How Do You Celebrate the First Day of Spring?

Weather Talk
Wednesday, March 19, 2014 - 10:31am

Spring officially kicks off Thursday, March 20th at 10:57 A.M. MDT

Hooray for spring! More daylight, budding and growing plants, animals searching for and showing off for perspective mates (some humans may also behave in a similiar fashion!). I have been listening to the birds outside my window have been chirping loudly and chasing each other around for the past couple weeks now. We officially hit the vernal equinox, tomorrow, Thursday, March 20th at 10:57 A.M.. MDT. This marks the vernal equinox in the Northern Hemisphere and the autumnal in the Southern Hemisphere.

The word “vernal” means spring and the word “equinox” means equal night. The Sun is positioned above the equator, day and night are about equal in length all over the world during the equinoxes. A second equinox occurs each year on Sept. 22 or 23. This year, 2014, it will be on Sept. 22 at 8:29 P.M.. MDT. This date will mark the autumnal equinox in the Northern Hemisphere and the vernal equinox in the Southern Hemisphere.

Here is a couple interesting facts about the vernal equinox or the first day of spring. If you are on the equator during either the vernal or autumnal equinox, you would see the sun pass directly overhead. These are the only two a year this phenomenon occurs.
The two equinoxes are also the only two times a year when the sun rises due east and sets due west.

According to www.timeanddate.com ; ” In the northern hemisphere the March equinox marks the start of spring and has long been celebrated as a time of rebirth. It is an ancient Chinese custom to balance eggs – a symbol of fertility – on the day of the March equinox to bring good luck and prosperity.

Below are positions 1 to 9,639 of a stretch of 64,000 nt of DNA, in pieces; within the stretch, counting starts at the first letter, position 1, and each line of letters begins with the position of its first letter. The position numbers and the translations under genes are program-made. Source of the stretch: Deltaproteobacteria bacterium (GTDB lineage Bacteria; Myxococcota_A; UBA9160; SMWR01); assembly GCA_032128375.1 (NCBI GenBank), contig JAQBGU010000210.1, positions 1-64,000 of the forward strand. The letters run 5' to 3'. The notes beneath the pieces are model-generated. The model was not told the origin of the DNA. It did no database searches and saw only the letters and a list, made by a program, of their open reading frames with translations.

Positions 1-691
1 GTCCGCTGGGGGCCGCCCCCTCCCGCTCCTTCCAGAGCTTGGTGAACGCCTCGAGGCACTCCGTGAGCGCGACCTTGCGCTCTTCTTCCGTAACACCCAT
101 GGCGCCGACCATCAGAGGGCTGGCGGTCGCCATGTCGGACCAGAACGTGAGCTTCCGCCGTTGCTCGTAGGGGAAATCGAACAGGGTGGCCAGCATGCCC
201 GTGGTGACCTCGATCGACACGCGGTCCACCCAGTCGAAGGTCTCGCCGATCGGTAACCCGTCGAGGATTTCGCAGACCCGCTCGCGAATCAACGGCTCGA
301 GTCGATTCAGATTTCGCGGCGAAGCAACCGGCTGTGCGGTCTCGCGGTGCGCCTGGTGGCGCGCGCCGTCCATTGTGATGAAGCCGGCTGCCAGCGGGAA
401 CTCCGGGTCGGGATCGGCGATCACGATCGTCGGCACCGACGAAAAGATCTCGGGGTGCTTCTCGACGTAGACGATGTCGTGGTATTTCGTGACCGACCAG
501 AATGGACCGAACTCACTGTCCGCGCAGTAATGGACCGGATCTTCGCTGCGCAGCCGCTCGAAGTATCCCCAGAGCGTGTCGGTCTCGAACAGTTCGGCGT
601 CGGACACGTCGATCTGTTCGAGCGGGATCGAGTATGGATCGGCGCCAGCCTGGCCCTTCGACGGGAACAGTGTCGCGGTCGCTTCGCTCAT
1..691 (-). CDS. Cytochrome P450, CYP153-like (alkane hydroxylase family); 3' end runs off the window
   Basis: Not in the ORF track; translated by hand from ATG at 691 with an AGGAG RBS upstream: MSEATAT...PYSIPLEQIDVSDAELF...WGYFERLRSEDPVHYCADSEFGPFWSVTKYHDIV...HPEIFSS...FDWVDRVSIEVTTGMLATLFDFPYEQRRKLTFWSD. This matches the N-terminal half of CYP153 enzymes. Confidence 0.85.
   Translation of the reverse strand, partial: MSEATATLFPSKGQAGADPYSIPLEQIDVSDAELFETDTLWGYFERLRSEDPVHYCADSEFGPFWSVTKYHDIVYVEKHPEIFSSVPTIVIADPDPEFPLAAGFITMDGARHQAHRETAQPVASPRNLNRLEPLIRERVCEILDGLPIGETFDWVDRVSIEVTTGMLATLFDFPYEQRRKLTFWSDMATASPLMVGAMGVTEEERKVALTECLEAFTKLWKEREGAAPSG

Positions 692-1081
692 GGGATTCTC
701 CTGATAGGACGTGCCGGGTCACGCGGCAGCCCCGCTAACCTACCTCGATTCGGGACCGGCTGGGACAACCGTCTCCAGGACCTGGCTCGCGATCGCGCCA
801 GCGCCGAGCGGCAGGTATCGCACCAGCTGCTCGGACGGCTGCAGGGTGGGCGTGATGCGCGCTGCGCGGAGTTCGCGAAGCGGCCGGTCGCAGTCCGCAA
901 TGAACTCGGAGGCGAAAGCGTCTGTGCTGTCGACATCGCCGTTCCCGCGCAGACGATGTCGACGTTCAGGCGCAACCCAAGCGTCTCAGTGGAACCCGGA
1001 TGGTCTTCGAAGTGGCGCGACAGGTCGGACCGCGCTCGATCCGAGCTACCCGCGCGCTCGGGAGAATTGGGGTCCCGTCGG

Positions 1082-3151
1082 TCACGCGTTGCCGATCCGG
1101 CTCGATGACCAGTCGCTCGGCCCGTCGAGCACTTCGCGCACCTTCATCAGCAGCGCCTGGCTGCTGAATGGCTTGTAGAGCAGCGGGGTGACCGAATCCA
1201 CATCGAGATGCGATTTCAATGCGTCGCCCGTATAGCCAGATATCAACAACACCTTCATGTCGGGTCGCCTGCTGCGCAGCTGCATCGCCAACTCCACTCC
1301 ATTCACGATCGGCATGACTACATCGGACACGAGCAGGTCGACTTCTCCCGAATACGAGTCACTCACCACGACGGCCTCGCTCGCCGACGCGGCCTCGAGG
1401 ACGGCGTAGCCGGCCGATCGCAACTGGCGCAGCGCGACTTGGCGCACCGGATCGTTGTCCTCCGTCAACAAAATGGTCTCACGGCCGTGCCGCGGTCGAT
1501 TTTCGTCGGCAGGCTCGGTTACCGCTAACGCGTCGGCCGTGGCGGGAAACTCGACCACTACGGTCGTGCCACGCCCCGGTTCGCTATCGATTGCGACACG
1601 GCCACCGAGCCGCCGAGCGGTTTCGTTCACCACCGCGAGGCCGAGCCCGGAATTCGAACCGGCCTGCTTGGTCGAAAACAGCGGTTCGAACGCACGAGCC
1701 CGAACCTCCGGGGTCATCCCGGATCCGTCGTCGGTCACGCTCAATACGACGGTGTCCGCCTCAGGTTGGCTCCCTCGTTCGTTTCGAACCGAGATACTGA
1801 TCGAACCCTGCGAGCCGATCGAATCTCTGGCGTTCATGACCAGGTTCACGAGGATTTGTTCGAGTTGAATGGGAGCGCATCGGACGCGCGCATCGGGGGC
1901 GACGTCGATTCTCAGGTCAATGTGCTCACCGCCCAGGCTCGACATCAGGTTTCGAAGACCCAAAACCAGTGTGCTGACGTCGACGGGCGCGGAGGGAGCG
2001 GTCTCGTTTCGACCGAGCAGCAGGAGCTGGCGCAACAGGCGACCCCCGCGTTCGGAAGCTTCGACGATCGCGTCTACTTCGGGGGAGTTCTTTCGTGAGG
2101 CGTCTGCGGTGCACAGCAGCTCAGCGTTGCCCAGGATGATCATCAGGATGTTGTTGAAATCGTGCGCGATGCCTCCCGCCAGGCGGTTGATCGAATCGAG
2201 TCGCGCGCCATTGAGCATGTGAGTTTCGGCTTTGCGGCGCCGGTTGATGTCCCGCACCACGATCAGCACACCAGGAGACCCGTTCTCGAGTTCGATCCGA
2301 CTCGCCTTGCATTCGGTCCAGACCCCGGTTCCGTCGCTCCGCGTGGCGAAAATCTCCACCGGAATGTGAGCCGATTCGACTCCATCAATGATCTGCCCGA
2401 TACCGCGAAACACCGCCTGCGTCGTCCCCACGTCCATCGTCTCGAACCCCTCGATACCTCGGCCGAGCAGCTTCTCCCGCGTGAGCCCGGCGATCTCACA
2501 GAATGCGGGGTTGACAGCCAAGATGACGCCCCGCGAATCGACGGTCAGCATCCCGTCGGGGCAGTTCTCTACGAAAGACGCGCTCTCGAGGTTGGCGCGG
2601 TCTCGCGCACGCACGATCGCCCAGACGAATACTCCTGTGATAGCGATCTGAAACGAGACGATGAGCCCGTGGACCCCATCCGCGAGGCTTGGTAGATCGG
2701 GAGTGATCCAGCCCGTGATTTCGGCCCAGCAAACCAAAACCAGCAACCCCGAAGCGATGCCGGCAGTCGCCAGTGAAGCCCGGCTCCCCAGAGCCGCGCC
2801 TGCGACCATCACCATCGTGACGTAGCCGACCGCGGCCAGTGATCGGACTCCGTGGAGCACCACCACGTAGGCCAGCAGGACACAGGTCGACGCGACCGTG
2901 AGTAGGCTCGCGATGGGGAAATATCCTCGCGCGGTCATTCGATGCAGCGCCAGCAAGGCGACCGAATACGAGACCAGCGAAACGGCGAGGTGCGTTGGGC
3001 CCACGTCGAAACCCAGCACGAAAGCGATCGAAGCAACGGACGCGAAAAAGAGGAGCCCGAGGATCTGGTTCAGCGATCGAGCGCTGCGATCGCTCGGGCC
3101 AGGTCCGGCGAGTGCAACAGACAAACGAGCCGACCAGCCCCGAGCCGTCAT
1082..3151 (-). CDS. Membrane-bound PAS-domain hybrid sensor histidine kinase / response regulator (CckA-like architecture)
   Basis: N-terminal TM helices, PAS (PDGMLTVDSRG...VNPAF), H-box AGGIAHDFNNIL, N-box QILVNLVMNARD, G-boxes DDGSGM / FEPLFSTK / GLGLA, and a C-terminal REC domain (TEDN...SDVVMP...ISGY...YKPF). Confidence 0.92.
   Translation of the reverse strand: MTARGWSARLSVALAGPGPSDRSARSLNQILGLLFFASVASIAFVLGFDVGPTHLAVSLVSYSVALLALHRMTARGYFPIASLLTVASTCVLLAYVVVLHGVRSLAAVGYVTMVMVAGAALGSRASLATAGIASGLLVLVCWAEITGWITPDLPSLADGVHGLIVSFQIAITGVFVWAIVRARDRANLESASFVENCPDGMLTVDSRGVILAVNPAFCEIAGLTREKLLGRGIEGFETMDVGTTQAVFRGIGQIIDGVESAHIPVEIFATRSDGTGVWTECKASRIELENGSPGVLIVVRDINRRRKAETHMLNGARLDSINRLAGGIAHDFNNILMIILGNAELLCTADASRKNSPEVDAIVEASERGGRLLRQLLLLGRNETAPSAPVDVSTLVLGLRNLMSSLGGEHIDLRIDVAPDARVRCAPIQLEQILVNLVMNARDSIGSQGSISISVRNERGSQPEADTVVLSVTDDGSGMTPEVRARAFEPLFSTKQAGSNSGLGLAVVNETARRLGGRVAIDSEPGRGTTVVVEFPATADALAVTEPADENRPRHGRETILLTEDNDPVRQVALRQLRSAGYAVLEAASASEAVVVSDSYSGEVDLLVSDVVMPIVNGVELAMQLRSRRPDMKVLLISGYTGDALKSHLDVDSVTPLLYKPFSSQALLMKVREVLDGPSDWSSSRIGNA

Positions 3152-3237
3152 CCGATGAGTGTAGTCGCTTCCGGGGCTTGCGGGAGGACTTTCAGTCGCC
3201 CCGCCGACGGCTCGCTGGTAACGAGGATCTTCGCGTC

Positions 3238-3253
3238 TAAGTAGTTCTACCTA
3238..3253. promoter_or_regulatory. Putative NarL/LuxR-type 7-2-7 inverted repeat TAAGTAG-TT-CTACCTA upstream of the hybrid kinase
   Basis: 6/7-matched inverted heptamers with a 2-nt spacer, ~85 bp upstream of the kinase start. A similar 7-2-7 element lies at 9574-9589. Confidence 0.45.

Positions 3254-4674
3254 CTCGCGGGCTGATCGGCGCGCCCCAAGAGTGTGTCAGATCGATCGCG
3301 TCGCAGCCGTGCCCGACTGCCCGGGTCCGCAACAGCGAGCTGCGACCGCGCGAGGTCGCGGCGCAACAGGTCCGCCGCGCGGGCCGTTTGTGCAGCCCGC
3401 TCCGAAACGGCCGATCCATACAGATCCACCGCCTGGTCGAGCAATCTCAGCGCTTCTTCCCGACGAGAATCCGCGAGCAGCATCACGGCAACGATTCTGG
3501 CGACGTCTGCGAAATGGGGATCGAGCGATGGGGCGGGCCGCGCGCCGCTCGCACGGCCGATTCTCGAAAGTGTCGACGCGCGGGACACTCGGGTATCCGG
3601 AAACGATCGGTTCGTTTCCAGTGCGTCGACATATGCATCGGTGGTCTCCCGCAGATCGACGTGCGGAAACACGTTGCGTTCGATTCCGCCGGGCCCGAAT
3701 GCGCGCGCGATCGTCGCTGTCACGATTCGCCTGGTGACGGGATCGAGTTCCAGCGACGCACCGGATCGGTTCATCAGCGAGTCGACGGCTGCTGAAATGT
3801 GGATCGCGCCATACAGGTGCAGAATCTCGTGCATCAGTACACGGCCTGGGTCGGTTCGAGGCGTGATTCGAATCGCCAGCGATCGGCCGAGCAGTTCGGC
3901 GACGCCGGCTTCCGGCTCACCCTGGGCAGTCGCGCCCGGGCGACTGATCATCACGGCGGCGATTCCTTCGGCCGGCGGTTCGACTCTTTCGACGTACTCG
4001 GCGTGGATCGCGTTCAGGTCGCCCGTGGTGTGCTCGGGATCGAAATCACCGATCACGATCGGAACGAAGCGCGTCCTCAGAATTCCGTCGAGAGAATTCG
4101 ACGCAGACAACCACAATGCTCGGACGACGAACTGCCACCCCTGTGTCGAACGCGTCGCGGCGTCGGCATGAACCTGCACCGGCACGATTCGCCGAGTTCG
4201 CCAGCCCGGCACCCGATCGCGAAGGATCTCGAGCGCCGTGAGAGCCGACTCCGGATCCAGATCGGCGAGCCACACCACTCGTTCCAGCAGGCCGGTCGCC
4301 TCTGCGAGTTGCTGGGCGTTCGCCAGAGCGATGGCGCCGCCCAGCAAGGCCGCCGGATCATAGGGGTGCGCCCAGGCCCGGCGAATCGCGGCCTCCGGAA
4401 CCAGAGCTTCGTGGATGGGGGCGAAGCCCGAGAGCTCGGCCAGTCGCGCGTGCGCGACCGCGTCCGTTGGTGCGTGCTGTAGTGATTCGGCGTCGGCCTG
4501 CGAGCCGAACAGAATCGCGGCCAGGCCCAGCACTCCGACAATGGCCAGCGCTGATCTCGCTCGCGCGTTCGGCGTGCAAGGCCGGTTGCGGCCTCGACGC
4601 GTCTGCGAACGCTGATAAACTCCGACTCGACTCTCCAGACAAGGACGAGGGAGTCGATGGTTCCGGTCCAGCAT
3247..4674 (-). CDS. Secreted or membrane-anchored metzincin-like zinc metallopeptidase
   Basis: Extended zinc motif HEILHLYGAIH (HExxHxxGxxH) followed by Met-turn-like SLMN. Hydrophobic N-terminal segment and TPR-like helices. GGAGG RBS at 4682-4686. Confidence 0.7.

According to Jewish tradition, God made the sun, moon and stars on the fourth day of creation – and once every 28 years the sun returns to the same astronomical position that it held that day. The Talmud says that the turning point of this cycle occurs at the March equinox.
Higan, or Higan-e, is a week of Buddhist services in Japan during the March and September equinoxes. Both equinoxes have been national holidays since the Meiji period (1868-1912).
"Higan" means the “other shore” and refers to dead spirits who reach Nirvana after crossing the river of existence. It celebrates the spiritual move from the world of suffering to the world of enlightenment.”

The Pagens or Wiccans celebrated the Sabbat of Ostara. The believed origin of the word is actually from Eostre, a Germanic goddess of spring. One popular legend is that Eostre found a bird, wounded, on the ground late in winter. To save its life, she transformed it into a hare. But "the transformation was not a complete one. The bird took the appearance of a hare but retained the ability to lay eggs...the hare would decorate these eggs and leave them as gifts to Eostre."

For early Pagans in the Germanic countries, this was a time to celebrate planting and the new crop season.

The Christians of course celebrate Easter and the resurrection of Christ around this time of year and people of the Jewish faith celebrate Passover.

I discovered a Persian celebration at www.about.com ; “A dynasty of Persian kings known as the Achaemenians celebrated the spring equinox with the festival of No Ruz -- which means "new day." It is a celebration of hope and renewal still observed today in many Persian countries, and has its roots in Zoroastrianism. In Iran, a festival called Chahar-Shanbeh Suri takes place right before No Ruz begins, and people purify their homes and leap over fires to welcome the 13-day celebration of No Ruz.”

However you celebrate or mark the beginning of spring, it does symbolize a rebirth. This is the season of nature’s renewal. Many commit to do our annual “spring cleaning” and get rid of things we no longer use or need. We plant new plants and the trees and flowers start to bloom. Everything just seems fresh! Here’s wishing you an excellent “vernal equinox and a spring full of beauty and new beginnings!

Chuck DeBroder, Chief Meteorologist
KTSM, NewsChannel 9, NBC, El Paso, TX
cdebroder@ktsm.com
www.facebook.com/Charles-DeBroder
www.twitter.com/ Chuck DeBroder NC9 @wxchuckNC9

 

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